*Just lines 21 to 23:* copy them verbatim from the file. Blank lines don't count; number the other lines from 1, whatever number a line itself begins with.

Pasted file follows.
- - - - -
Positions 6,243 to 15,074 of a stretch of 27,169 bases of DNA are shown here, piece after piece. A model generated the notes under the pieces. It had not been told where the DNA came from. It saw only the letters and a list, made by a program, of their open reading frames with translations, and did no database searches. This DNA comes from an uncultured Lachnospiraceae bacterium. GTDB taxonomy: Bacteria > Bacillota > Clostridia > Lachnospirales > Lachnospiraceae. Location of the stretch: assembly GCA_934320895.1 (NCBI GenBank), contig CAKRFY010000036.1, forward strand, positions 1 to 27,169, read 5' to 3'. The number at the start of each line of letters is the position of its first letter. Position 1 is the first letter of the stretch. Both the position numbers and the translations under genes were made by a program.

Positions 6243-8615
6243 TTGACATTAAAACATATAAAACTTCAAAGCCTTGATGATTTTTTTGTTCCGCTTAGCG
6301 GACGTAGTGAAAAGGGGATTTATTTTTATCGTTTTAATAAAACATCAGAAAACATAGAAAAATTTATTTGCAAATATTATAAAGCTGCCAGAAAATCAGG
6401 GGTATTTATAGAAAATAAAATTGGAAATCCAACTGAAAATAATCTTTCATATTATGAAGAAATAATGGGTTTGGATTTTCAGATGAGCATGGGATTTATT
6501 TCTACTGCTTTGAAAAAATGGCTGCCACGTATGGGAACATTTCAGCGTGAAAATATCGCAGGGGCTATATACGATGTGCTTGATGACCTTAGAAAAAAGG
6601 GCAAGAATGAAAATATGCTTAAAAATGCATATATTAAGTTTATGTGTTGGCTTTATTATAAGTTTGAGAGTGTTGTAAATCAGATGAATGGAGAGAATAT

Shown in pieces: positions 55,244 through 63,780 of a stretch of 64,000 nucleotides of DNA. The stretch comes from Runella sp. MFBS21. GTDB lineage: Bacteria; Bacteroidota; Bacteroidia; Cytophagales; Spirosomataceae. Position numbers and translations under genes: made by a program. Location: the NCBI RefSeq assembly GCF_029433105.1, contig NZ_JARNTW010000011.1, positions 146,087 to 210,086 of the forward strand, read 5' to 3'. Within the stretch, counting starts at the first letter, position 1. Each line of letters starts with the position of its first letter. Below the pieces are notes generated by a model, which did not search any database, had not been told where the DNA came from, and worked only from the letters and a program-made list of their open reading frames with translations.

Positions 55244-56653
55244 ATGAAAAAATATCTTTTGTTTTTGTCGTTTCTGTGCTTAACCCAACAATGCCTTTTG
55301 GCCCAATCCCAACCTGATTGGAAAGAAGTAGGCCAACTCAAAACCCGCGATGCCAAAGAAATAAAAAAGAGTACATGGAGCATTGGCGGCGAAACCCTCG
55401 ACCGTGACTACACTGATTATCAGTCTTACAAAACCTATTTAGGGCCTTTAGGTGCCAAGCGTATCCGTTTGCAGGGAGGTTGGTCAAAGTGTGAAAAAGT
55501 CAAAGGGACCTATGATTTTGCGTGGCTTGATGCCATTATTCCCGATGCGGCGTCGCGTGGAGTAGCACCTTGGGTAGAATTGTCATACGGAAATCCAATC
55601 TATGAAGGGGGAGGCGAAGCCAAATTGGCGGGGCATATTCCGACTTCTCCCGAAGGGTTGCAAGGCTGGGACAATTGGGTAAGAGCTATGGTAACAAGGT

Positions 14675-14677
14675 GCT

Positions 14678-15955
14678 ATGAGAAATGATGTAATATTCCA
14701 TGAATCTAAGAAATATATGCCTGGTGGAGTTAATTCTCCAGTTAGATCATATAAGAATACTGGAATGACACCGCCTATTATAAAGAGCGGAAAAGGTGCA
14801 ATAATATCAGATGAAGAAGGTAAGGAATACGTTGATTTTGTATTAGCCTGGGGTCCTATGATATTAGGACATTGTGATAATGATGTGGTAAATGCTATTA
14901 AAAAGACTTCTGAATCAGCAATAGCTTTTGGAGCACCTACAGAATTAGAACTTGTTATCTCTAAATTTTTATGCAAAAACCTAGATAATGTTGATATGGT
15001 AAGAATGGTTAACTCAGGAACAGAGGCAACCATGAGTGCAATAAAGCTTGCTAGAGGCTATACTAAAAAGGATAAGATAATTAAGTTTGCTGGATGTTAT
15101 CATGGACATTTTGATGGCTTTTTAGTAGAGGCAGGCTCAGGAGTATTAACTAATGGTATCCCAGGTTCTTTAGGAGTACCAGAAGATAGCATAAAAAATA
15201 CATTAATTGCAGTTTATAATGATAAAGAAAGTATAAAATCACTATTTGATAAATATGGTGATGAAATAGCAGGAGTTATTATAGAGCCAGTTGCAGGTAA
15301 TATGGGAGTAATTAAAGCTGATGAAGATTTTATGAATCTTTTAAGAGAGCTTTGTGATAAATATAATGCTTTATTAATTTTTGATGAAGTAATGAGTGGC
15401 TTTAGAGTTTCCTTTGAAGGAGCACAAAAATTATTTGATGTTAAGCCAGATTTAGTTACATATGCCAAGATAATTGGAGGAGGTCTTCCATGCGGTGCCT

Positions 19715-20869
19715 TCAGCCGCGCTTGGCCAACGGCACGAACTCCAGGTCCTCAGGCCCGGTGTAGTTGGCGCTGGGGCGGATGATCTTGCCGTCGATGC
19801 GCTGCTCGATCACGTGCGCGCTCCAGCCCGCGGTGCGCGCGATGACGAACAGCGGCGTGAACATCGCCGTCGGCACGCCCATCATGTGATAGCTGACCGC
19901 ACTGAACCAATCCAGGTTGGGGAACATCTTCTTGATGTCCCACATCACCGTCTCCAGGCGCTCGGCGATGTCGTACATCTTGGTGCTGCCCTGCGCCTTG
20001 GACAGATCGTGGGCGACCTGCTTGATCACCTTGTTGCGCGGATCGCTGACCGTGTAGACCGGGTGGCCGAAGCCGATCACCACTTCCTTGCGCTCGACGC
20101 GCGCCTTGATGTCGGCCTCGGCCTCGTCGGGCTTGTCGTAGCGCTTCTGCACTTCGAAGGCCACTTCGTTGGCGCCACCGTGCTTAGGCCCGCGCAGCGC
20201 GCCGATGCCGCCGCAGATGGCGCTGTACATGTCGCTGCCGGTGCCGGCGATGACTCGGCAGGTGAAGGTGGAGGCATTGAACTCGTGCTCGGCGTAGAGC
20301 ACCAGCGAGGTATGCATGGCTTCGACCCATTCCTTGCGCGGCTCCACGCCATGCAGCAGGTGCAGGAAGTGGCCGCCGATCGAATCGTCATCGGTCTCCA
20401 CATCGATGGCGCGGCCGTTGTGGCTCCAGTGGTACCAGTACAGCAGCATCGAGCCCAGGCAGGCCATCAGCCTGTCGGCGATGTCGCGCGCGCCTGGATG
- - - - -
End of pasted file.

14901 AAAAGACTTCTGAATCAGCAATAGCTTTTGGAGCACCTACAGAATTAGAACTTGTTATCTCTAAATTTTTATGCAAAAACCTAGATAATGTTGATATGGT
15001 AAGAATGGTTAACTCAGGAACAGAGGCAACCATGAGTGCAATAAAGCTTGCTAGAGGCTATACTAAAAAGGATAAGATAATTAAGTTTGCTGGATGTTAT
15101 CATGGACATTTTGATGGCTTTTTAGTAGAGGCAGGCTCAGGAGTATTAACTAATGGTATCCCAGGTTCTTTAGGAGTACCAGAAGATAGCATAAAAAATA